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Empty Nose Syndrome Treatable With Surgery

Implanted acellular dermis simulates missing tissue

MONDAY, Oct. 15 (HealthDay News) -- A case study of eight patients with empty nose syndrome shows that after careful assessment, surgery can be effective, according to a study published in the September issue of the Archives of Otolaryngology, Head & Neck Surgery.

Steven M. Houser, M.D., of MetroHealth Medical Center, Cleveland, evaluated eight patients with empty nose syndrome, a condition whereby patients have a sense of poor nasal breathing, despite the fact that they have a patent airway. Diagnosis of empty nose syndrome was made on the basis of symptoms as well as prior nasal turbinate surgery.

After the patients were submucosally implanted with acellular dermis to simulate missing turbinate tissue, they scored statistically significant improvements of symptoms according to the Sino-Nasal Outcome Test.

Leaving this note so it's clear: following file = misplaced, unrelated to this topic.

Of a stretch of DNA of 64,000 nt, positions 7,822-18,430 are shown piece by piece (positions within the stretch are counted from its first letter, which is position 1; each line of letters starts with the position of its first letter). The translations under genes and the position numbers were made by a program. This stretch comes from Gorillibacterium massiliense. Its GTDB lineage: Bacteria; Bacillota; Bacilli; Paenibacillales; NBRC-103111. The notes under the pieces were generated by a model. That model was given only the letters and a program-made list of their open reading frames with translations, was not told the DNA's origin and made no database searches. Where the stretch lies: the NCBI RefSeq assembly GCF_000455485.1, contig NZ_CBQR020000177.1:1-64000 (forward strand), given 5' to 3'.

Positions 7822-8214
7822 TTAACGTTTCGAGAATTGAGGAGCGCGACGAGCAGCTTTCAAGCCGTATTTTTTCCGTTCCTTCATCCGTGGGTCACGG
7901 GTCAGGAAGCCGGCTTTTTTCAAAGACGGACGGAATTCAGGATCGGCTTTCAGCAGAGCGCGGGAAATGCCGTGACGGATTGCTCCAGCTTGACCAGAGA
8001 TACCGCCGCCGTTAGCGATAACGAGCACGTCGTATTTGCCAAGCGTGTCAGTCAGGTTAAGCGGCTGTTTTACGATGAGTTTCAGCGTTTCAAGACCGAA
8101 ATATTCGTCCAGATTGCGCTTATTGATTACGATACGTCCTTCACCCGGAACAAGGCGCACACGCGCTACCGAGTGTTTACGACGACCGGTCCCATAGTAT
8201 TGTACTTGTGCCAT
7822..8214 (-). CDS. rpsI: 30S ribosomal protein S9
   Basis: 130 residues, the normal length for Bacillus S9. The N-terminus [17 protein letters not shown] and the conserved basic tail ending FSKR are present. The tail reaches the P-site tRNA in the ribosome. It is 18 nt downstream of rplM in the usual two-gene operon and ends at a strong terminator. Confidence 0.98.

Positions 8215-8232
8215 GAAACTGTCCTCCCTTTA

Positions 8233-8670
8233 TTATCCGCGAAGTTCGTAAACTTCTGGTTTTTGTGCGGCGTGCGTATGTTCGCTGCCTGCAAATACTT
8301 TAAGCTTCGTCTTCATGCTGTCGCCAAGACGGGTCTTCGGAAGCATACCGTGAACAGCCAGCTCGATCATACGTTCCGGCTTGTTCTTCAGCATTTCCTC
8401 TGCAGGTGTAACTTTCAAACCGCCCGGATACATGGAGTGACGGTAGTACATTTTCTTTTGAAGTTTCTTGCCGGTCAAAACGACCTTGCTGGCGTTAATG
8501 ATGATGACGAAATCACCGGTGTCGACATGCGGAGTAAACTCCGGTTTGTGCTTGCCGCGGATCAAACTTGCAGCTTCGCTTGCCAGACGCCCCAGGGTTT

"Satisfying nasal breathing resides in a narrow defile between obstruction and inadequate nasal resistance," the author wrote. "In the quest to remove obstruction, patients may undergo too aggressive turbinate surgery and experience empty nose syndrome as a result. Submucosal acellular dermis implantation may be beneficial in patients who experience empty nose syndrome," Houser concluded.

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